In ophthalmology, ML has been applied to fundus photographs, optical coherence tomography, and visual fields, achieving good performance in the detection of diabetic retinopathy,[4] glaucoma, and age-related macular degeneration.[5],[6] ML-trained predictive models in ocular imaging may be used in conjunction with telemedicine to screen, diagnose, and monitor major eye diseases for patients in primary care settings.

Is it responsible practice to let predictive models trained using ML perform diagnosis and dictate treatment in life-changing high stakes scenarios? How can we be sure that such models can be trusted? It is possible for ML to “overfit” predictions to noise in the data, especially when the number of training examples is small relative to the number of features, leading to overly optimistic estimates of the model's performance. This underscores the need for rigorous testing and validation of the trained models on truly independent validation data sets, sampled from a population that is different from that which provided the training data. Validation must consider class imbalance in the data, relative costs of false positives versus false negatives, and the inevitable tradeoffs between them.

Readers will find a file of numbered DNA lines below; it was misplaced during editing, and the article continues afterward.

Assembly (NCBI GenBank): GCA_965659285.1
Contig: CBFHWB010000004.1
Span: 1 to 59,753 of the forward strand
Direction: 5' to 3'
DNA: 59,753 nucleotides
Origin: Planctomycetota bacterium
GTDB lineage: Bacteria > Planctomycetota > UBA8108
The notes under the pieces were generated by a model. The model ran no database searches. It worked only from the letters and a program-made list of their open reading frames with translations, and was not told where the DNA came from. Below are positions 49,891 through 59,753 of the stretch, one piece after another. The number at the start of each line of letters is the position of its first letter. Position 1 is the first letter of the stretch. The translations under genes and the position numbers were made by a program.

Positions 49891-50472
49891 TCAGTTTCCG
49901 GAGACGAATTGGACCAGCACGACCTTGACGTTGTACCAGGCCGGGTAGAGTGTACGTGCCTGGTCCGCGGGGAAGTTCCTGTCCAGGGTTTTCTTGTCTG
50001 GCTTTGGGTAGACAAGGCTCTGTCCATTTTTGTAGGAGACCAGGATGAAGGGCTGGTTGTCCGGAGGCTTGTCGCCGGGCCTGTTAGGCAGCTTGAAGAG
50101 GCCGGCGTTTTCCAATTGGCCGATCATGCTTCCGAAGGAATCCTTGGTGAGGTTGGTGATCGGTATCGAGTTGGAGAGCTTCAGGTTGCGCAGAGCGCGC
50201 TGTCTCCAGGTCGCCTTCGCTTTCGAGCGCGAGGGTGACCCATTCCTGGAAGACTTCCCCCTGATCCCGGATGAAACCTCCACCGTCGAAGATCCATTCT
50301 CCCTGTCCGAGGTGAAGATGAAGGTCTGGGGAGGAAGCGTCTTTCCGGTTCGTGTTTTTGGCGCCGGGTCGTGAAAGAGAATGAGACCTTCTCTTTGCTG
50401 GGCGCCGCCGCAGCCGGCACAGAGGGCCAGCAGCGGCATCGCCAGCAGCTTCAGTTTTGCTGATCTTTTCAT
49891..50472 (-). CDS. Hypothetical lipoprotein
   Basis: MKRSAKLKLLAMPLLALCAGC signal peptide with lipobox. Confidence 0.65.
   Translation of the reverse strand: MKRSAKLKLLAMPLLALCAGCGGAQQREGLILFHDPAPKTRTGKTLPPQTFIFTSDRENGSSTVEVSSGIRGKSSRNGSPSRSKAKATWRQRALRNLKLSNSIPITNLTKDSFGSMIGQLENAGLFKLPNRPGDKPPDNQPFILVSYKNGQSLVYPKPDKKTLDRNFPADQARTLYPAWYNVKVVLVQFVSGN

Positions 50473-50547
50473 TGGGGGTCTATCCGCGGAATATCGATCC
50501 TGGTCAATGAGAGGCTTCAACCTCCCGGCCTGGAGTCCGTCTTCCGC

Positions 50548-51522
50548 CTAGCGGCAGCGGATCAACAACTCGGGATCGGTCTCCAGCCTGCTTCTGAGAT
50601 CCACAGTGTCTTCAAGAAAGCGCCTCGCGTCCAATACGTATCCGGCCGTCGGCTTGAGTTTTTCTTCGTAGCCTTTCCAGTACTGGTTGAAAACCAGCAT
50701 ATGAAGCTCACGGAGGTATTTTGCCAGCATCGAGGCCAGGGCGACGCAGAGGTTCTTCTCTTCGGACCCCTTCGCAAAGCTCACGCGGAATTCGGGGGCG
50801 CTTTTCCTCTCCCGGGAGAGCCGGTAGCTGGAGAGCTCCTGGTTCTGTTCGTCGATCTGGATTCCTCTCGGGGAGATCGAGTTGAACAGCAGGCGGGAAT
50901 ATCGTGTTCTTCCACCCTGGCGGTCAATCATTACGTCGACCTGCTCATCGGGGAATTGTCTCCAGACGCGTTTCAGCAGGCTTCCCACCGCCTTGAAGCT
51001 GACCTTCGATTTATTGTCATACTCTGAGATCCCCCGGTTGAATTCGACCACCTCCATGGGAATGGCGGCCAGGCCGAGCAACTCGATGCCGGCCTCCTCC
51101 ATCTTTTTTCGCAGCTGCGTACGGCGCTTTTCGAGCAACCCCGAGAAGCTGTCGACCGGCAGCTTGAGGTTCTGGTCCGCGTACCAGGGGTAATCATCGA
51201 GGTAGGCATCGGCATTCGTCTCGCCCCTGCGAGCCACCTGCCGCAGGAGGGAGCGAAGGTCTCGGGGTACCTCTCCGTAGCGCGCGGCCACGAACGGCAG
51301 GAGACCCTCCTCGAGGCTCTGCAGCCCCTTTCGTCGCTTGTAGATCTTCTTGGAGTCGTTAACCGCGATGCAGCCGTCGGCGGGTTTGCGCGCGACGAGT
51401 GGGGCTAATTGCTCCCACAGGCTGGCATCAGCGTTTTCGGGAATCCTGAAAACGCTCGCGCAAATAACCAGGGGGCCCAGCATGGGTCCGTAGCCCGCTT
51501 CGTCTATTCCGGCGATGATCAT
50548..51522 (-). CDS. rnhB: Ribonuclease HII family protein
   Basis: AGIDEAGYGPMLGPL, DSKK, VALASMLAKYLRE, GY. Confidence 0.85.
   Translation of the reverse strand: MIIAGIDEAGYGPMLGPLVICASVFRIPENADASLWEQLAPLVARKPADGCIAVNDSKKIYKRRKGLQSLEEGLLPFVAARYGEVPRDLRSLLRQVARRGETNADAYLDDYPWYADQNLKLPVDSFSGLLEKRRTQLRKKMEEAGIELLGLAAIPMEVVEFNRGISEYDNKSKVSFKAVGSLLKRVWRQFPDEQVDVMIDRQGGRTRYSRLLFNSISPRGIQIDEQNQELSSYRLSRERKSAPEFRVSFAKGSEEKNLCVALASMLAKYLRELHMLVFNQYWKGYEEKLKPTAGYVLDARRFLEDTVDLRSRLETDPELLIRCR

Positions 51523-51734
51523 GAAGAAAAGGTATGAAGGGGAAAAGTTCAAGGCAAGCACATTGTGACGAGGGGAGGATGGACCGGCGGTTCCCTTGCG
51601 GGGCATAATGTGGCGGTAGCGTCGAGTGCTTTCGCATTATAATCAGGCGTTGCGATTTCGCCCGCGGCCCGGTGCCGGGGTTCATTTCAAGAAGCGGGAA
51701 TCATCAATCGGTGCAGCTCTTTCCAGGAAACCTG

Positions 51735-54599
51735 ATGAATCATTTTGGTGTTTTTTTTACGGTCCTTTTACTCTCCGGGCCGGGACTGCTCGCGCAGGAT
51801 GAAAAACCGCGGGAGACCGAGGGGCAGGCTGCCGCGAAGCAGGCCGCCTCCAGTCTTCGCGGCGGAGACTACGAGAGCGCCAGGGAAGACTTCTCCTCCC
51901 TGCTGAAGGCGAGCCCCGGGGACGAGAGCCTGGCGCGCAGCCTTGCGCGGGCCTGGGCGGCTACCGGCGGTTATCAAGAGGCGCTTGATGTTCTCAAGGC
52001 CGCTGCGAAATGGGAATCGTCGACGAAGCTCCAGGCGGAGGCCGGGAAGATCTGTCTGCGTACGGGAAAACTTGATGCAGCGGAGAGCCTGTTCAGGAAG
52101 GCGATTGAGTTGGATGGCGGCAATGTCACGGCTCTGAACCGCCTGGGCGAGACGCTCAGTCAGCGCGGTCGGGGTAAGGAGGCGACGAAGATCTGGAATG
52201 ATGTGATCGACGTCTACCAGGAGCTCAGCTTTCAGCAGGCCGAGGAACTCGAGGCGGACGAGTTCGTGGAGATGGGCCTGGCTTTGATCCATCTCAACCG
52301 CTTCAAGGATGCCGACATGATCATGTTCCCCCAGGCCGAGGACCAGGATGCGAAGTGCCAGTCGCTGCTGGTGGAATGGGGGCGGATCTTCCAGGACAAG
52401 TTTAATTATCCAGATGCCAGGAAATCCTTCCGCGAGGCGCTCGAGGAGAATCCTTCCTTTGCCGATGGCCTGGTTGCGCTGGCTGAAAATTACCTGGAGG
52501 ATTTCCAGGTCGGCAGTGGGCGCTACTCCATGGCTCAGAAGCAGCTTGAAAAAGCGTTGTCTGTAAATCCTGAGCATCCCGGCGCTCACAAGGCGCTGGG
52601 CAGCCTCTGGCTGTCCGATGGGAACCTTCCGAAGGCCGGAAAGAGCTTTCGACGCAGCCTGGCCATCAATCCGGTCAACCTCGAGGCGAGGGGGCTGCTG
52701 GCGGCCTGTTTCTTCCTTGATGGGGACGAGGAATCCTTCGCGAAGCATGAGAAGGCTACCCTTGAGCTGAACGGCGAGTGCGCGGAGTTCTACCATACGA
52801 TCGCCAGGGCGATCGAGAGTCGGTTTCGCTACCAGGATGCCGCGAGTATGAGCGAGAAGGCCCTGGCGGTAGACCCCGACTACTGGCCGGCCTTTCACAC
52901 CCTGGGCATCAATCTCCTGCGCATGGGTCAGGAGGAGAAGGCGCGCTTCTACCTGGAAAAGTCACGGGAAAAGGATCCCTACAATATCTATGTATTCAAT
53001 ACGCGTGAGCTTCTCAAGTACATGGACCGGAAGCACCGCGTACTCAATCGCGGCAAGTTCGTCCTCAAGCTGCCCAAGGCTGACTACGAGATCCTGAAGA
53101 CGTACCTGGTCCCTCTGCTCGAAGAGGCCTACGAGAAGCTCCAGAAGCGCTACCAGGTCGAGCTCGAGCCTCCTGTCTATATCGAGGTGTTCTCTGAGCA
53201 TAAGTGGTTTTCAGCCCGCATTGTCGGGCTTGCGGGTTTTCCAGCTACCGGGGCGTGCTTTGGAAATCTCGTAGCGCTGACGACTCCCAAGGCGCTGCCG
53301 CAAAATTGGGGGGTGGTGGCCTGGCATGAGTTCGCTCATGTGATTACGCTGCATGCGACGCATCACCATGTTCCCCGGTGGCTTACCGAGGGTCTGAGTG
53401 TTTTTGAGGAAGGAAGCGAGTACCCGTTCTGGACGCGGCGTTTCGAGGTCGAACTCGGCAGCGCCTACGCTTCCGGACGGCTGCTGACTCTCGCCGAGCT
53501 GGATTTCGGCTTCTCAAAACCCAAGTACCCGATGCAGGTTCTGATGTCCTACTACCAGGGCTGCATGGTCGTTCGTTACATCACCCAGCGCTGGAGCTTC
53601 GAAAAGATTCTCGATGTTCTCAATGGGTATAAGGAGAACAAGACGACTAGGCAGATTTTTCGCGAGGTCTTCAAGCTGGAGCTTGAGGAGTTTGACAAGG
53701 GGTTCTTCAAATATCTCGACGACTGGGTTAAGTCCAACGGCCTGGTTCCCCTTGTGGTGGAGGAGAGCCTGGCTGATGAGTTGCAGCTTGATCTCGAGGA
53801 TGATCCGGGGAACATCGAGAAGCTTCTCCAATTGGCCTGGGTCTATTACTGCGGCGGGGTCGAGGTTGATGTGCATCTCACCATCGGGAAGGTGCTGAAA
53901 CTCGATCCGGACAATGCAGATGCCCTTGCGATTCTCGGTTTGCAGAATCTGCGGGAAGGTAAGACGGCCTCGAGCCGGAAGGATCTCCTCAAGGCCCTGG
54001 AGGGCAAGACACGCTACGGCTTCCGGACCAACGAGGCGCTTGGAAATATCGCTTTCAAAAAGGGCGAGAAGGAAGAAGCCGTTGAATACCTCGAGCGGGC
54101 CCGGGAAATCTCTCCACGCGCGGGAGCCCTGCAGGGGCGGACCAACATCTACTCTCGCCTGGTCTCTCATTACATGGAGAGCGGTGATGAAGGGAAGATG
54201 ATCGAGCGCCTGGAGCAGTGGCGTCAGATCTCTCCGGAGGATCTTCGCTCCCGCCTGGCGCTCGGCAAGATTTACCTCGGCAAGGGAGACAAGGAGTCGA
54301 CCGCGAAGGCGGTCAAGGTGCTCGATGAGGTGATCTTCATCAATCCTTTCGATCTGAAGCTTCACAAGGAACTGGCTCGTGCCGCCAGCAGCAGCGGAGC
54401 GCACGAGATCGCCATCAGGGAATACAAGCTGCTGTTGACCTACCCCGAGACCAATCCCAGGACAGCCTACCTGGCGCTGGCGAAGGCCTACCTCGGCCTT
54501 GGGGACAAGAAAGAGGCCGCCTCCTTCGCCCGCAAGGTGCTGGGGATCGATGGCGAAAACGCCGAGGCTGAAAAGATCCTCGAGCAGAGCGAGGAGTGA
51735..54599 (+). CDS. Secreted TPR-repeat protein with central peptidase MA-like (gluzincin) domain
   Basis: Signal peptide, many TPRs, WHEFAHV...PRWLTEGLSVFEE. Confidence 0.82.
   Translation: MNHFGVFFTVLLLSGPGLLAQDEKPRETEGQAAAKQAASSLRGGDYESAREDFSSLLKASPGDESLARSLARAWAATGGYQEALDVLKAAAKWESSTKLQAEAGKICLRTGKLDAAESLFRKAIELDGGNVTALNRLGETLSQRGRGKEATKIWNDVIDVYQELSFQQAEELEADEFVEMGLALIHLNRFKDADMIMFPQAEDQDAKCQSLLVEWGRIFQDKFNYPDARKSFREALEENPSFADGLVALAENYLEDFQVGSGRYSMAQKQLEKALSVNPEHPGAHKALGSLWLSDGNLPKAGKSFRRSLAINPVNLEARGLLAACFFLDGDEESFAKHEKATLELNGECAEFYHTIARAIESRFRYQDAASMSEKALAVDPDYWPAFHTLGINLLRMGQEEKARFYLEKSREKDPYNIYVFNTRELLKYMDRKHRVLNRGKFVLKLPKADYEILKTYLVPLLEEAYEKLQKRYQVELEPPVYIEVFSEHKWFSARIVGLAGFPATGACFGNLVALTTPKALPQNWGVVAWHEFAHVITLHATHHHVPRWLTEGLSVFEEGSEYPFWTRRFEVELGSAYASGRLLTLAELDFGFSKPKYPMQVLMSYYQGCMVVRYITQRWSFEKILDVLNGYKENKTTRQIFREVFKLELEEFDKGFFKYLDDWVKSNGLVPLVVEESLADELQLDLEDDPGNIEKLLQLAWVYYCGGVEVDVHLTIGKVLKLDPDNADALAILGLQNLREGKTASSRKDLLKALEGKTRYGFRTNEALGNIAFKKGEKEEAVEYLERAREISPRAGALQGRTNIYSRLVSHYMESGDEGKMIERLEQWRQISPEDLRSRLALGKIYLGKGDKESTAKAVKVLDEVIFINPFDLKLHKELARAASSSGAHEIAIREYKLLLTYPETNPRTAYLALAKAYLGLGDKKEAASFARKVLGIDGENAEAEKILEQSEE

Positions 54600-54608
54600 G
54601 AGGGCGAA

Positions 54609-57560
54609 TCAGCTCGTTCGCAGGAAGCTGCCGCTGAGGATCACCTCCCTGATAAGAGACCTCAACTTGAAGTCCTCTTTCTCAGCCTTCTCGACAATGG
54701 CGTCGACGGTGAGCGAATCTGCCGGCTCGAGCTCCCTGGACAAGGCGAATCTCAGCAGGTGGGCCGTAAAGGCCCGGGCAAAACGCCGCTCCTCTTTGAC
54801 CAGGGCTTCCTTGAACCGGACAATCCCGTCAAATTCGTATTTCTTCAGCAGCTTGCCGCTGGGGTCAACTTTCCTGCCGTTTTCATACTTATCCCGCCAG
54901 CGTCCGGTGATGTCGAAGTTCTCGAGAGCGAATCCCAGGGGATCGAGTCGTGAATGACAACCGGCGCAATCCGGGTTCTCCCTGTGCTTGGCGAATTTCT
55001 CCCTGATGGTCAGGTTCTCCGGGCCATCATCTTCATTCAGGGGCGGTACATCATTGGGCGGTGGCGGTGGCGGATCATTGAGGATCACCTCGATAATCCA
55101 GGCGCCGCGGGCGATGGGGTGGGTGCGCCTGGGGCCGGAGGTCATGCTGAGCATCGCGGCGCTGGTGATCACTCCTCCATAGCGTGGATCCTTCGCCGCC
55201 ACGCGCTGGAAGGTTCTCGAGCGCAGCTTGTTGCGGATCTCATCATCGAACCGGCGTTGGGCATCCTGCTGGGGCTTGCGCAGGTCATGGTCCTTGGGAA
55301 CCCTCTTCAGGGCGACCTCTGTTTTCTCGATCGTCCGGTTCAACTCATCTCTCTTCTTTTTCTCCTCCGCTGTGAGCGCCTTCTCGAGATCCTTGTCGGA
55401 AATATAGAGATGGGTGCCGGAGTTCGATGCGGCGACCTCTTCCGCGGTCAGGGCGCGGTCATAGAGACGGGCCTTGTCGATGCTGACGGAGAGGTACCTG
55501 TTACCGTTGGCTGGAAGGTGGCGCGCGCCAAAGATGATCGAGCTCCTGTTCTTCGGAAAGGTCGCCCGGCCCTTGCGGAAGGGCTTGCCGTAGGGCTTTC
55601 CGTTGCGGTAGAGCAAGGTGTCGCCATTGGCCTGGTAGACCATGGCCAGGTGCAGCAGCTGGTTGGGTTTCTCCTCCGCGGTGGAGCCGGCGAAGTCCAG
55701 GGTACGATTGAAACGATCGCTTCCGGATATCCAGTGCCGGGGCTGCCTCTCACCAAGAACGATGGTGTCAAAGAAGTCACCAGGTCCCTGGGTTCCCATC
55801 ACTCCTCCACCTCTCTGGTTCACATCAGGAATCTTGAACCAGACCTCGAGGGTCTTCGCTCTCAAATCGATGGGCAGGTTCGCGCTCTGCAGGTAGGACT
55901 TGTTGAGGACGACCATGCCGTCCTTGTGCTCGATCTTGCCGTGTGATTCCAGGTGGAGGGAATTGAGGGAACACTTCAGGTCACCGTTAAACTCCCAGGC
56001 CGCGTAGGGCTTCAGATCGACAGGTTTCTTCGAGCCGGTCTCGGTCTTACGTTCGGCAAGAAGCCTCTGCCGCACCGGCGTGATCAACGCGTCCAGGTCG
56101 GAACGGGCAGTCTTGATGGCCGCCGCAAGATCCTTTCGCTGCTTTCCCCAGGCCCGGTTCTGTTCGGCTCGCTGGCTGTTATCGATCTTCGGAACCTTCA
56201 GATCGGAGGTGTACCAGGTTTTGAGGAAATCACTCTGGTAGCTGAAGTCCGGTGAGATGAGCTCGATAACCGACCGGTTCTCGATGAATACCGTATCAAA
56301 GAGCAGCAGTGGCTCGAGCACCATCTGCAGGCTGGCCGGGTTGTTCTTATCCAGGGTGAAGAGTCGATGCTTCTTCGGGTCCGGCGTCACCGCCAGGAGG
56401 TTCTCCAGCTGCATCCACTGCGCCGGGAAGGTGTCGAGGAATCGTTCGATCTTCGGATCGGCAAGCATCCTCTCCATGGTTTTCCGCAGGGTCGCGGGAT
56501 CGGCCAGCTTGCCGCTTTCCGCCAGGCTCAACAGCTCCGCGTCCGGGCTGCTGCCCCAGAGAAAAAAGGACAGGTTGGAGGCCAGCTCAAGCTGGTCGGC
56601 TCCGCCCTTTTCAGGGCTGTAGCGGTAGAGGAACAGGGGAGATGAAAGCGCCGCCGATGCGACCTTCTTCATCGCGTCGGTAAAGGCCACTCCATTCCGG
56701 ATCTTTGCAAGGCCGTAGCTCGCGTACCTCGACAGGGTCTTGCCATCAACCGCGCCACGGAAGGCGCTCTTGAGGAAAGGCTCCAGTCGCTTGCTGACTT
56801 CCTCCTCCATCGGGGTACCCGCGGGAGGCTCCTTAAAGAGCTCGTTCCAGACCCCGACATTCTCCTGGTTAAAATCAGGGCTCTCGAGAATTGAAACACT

Modern ML algorithms, for example, deep learning methods that are all the rage today, are extremely data-hungry, often requiring tens of thousands of training examples to attain acceptable performance. Is all that is needed is a large quantity of data and a powerful computer to process it? There is a popular saying in computing: “Garbage in, garbage out.” ML is no exception. Biases in data collection can substantially affect generalizability of the trained model beyond the population that it was trained on. For example, a model trained on a database of Caucasian patients may be worthless when used to make predictions on Asian patients.

ML algorithms are essentially tools for discovering complex correlations between the features or predictors and the outcomes or labels. Correlation does not imply causation. However good a model trained using ML may be at predicting health status, recommending treatments, and so on, it is important to remember that it is not a causal model. Predictive features are not causes of the predicted outcomes.

ML algorithms often produce black box models that make it hard to understand or explain the model's predictions. Should physicians blindly trust such predictions? There is much work that is needed on enhancing the explainability of ML in general, and in medical applications of ML in particular.[7]